In preparation for PitDark next week, my daughter and I have been working on a project trailer for The Lost DaughterBook trailers are kind of a thing now, but I really want to start building interest before that.

Interest in the book. But more importantly, interest in me.

The next step of my journey is huge. When I take this manuscript and start querying, I am putting my creative self out into the world and looking for a business partner. Because that is what an agent is. They know the ins-and-outs of the publishing world. They know the flow and the pace. They have the contacts and the editors on speed dial.

For a writer whose dream is to have a career as a traditionally published author, they have everything I don’t.

It’s not a decision I’m taking lightly. I see the agent-author relationship as a partnership. We rise and fall together. It requires trust and communication and a serious belief in each other.

It’s like a Reese’s cup. Peanut butter and chocolate.

Or maybe a fine-tuned machine — let’s go with that. The other makes me hungry.

I am an emerging author at the start of my career with tons of stories left to tell, just chomping at the bit to get out. I’m passionate about engaging with writers and readers, sharing my experience and knowledge, pushing them to follow their dreams. I do my own voice work and videos. I facilitate workshops and run a podcast. I’m a creative powerhouse.

My ideal agent knows the business and is willing to mentor me in the parts I need to learn. They believe in me and my talent. They get my stories. They are committed to a long-term relationship, partnering with me to build my career. They see me as an investment in their career (authors are, you know — agents invest a lot of time and that time needs to pay off). They are as passionate and as go-getting and quirky as I am. They are a literary machine.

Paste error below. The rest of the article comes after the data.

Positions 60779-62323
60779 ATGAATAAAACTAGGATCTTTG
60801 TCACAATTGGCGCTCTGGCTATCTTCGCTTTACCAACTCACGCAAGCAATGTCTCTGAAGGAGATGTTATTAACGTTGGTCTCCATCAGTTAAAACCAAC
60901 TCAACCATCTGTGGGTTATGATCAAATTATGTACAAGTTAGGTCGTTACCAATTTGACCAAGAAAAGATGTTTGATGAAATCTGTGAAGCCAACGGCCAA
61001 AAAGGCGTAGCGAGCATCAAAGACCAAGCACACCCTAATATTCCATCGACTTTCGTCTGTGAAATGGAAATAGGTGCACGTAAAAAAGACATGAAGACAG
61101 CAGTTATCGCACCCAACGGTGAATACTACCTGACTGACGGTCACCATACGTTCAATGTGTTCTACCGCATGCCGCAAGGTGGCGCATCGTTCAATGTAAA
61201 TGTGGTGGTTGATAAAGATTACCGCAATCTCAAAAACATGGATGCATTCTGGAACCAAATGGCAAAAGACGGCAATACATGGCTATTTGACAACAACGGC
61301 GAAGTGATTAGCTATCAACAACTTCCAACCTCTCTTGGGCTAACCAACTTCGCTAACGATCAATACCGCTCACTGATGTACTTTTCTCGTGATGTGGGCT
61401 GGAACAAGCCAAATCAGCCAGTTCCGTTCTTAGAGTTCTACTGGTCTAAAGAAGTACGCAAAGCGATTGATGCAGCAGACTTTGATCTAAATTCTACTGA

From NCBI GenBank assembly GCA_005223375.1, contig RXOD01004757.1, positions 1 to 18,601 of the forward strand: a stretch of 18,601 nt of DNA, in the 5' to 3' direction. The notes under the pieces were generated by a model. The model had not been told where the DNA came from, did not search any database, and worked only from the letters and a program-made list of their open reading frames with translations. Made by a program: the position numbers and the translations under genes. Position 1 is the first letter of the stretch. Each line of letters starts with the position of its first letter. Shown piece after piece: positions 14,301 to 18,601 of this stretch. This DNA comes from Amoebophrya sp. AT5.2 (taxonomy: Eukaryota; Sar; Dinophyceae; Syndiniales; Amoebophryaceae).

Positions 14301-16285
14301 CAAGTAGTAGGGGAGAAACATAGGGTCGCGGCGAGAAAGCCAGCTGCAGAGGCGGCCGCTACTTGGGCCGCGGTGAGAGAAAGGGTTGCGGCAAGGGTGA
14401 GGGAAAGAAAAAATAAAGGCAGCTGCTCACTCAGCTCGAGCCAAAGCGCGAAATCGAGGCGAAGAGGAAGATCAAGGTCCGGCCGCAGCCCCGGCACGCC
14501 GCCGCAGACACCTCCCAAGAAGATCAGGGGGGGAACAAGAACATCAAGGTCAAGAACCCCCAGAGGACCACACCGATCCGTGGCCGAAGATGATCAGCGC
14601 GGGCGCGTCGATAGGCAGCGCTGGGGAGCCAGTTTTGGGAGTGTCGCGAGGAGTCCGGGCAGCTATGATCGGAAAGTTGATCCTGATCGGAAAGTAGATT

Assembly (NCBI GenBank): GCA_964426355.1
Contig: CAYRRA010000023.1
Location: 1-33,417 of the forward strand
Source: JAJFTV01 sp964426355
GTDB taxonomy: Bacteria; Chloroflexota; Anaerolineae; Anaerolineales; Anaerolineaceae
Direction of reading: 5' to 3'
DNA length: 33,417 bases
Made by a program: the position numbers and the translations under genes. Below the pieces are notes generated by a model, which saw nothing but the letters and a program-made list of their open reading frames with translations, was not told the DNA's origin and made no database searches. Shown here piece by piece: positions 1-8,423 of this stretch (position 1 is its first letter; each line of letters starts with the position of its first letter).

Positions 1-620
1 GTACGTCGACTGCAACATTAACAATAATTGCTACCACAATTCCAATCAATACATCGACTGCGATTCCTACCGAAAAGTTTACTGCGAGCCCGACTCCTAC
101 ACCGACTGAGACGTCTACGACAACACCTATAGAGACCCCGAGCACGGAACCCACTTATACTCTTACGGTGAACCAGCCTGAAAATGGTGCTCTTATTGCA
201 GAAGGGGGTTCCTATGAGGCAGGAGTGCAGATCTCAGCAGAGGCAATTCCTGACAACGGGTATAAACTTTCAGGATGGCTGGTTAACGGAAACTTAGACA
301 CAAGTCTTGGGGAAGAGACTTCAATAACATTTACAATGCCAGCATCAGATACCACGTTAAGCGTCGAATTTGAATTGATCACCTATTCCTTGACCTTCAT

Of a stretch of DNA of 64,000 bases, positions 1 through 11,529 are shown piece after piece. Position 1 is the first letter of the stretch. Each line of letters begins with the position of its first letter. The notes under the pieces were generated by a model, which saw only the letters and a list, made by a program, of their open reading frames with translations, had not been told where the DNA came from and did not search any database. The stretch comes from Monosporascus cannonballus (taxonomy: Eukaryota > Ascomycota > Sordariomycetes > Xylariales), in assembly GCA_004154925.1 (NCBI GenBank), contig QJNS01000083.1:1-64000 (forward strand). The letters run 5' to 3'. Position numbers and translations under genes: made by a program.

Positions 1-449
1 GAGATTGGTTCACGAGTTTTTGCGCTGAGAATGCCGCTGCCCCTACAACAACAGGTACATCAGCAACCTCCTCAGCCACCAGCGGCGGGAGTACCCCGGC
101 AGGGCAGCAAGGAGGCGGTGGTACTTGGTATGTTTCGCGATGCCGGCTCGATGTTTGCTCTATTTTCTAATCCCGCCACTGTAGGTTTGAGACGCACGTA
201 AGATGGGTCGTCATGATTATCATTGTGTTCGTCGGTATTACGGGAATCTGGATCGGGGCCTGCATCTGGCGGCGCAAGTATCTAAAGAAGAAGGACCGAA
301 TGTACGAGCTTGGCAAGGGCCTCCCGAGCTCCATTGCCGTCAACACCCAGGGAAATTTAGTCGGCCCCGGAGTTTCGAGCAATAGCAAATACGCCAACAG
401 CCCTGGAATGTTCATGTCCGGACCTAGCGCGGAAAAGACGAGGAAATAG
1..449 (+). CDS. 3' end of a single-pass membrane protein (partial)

Literary Machine + Creative Powerhouse. Form + Force. Yang + Yin. The unstoppable combination.

This is the #1 reason I have been so dead-set on traditional publishing. Yes, the name recognition, the ability to say I got a book deal, all of that is good, too. But this is an industry that relies on finding ways to take creative works and turn them into entertainment and profit. And a good agent thrives on making that happen so I can do the part I’m good at — making art.

As I enter the querying phase, I hope that that choice will soon be before me. It’s not one I take lightly. If anything, I’m more nervous about it than everything that comes after.

I don’t just want an agent. I want the agent that is right for me.


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